Tuesday, November 22, 2011

12 Inspiring High Schools Keeping Arts Alive

While study after study has demonstrated the benefits of an education that includes instruction in the arts, many schools faced with tough budgetary decisions are cutting back on or eliminating such programs from their curriculum. Today, many primary and secondary school students aren’t growing up with access to arts, music, drama, and dance — the full effects of which we may not fully understand for decades.

Luckily, some schools are holding tight to their arts programs, giving students access to a wide range of educational experiences that could improve their grades or even get them scholarships to college. Here, we’ve highlighted just a few of the high schools across America showcasing just what the arts have to offer their students.

  1. Novato High School

    Novato High School was so dedicated to providing arts education to its students that it created a magnet school within the school called Marin School of the Arts for students who want to focus on music, dance, filmmaking, painting, and other arts. There are few arts schools outside of major urban areas, but this Novato, California school is the exception. And they must be doing something right. This year, the school was named a “Grammy Signature School” for its music education program, and 45 of its students raked in over $1.7 million in scholarships to prestigious art schools around the nation. The focus isn’t just on arts, however, and many students find motivation in their creative endeavors to keep their grades up. 21% of NHS’s students in the arts program have a GPA of 4.0, showing that arts education really can be a boon to learning all other subjects.

  2. Providence High School

    When the drama department ran out of funds at this Burbank high school, it seemed like students would simply have to miss out, but with the help of the community and some quick thinking, that didn’t happen. While many California schools are cutting back on the arts due to the serious financial woes facing the state, this school has found an innovative way to keep programs open without shelling out big bucks. Their solution? Finding actors and stage directors who are willing to do much of the work as volunteers. Jeremy Kent Jackson and Dominic Catrambone not only help out with PHS’s drama department, they’re also professional actors and co-run a youth theater education program. They say they get as much out of the program as they put in, making it a win-win for students and teachers alike.

  3. Williamsville Central High School

    This high school offers students an amazing program that helps them engage in all types of art, from painting, to poetry, to dance. The school’s Collaborations and Connections: Celebrations of Poetry, Music, Dance, and Art program garnered them the College Board’s Award for Excellence and Innovation in the Arts. In place since 2000, students in the program get a chance to get creative, choreographing dance moves, writing original work, and even creating some amazing illustrations. It also brings in students from surrounding high schools, and encourages students interested in different art forms to collaborate. Each year, a guest artist is chosen to be the inspiration for the work students in the program complete, and past artists have included some big names in poetry like Nikki Giovanni, Ted Kooser, and Billy Collins.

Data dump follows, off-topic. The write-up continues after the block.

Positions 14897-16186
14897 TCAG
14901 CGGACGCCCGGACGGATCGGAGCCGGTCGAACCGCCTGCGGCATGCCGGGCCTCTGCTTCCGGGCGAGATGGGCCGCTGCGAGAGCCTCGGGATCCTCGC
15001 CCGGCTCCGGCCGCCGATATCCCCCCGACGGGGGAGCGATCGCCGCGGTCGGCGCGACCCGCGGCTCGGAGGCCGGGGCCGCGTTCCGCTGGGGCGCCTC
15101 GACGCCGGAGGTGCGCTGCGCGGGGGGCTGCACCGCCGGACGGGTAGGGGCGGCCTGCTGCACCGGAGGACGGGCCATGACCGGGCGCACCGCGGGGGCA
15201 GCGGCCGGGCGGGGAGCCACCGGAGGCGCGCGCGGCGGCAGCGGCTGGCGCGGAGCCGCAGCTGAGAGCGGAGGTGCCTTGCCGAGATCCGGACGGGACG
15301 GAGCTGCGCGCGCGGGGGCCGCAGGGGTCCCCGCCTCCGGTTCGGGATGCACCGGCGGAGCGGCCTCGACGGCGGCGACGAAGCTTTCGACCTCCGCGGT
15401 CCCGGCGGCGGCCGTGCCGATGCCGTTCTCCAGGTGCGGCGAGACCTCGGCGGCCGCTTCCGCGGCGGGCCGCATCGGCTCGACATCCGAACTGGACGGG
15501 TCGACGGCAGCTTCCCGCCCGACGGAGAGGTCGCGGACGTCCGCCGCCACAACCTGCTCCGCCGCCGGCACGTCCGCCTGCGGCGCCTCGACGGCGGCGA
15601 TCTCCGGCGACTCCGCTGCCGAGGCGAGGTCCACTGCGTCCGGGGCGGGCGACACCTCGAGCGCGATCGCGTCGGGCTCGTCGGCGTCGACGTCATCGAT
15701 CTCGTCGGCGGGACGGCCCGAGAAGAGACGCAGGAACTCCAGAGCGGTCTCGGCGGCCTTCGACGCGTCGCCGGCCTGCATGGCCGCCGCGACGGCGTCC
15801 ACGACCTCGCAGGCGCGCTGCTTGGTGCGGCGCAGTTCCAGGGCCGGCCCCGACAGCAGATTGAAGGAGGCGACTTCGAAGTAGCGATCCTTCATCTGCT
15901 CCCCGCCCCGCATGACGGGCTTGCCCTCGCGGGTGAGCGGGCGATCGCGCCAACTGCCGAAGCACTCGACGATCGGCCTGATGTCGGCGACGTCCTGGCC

4. Suncoast High School

    Kimberly Dougherty came to Suncoast High School with a lot of ambition. Working 100 or more hours a week, she’s helped make the school’s drama department on par with those at professional art schools, even bringing in well-known actors and Broadway stars to train and mentor students. What makes her story striking, however, is that Dougherty is struggling with Stage IV pancreatic cancer, and has been for the past three years. Despite being weakened by the chemotherapy treatments, she’s stayed strong for students and hasn’t wavered in her commitment to her work. Students under her watch still put on several plays a year, and she credits her students with giving her the push she needs to get through the really difficult days of her treatment.

  5. Unionville High School

    Chances are pretty good that your high school never put on an art gala, but that’s just what this Pennsylvania one does each year. The production relies heavily on donations from local businesses and artists, as well as the hard work of students themselves. Designed both to help raise money for the school’s art programs and give artistic students a taste of what art is like as a career, the gala allows students to exhibit their artworks right alongside that of professional artists. This year’s gala featured art by over 90 artists and 85 UHS students, 40 works of which were sold in a silent auction. Administrators believe it’s a great way to get both students and the community excited about arts education.

  6. Williamson High School